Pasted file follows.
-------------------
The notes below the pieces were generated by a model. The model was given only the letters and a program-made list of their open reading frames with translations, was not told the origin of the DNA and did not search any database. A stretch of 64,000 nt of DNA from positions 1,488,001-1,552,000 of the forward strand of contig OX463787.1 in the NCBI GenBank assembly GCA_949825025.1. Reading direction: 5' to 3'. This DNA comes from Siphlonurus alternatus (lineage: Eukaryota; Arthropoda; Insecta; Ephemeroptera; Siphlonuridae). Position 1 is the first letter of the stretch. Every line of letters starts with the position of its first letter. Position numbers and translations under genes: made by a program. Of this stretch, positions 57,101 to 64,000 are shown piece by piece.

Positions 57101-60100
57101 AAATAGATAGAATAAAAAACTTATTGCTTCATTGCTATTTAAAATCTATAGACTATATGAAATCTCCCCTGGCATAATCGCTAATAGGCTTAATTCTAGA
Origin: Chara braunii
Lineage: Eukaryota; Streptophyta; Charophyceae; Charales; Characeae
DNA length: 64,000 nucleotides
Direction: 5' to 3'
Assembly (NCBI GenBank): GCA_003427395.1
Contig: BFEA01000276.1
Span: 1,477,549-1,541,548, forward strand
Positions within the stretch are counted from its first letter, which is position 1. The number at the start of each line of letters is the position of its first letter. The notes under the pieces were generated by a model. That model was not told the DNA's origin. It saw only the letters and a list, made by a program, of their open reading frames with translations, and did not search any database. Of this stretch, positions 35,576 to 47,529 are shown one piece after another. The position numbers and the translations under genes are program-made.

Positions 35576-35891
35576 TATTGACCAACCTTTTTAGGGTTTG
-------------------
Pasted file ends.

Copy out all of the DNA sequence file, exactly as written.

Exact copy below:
The notes below the pieces were generated by a model. The model was given only the letters and a program-made list of their open reading frames with translations, was not told the origin of the DNA and did not search any database. A stretch of 64,000 nt of DNA from positions 1,488,001-1,552,000 of the forward strand of contig OX463787.1 in the NCBI GenBank assembly GCA_949825025.1. Reading direction: 5' to 3'. This DNA comes from Siphlonurus alternatus (lineage: Eukaryota; Arthropoda; Insecta; Ephemeroptera; Siphlonuridae). Position 1 is the first letter of the stretch. Every line of letters starts with the position of its first letter. Position numbers and translations under genes: made by a program. Of this stretch, positions 57,101 to 64,000 are shown piece by piece.

Positions 57101-60100
57101 AAATAGATAGAATAAAAAACTTATTGCTTCATTGCTATTTAAAATCTATAGACTATATGAAATCTCCCCTGGCATAATCGCTAATAGGCTTAATTCTAGA
Origin: Chara braunii
Lineage: Eukaryota; Streptophyta; Charophyceae; Charales; Characeae
DNA length: 64,000 nucleotides
Direction: 5' to 3'
Assembly (NCBI GenBank): GCA_003427395.1
Contig: BFEA01000276.1
Span: 1,477,549-1,541,548, forward strand
Positions within the stretch are counted from its first letter, which is position 1. The number at the start of each line of letters is the position of its first letter. The notes under the pieces were generated by a model. That model was not told the DNA's origin. It saw only the letters and a list, made by a program, of their open reading frames with translations, and did not search any database. Of this stretch, positions 35,576 to 47,529 are shown one piece after another. The position numbers and the translations under genes are program-made.

Positions 35576-35891
35576 TATTGACCAACCTTTTTAGGGTTTG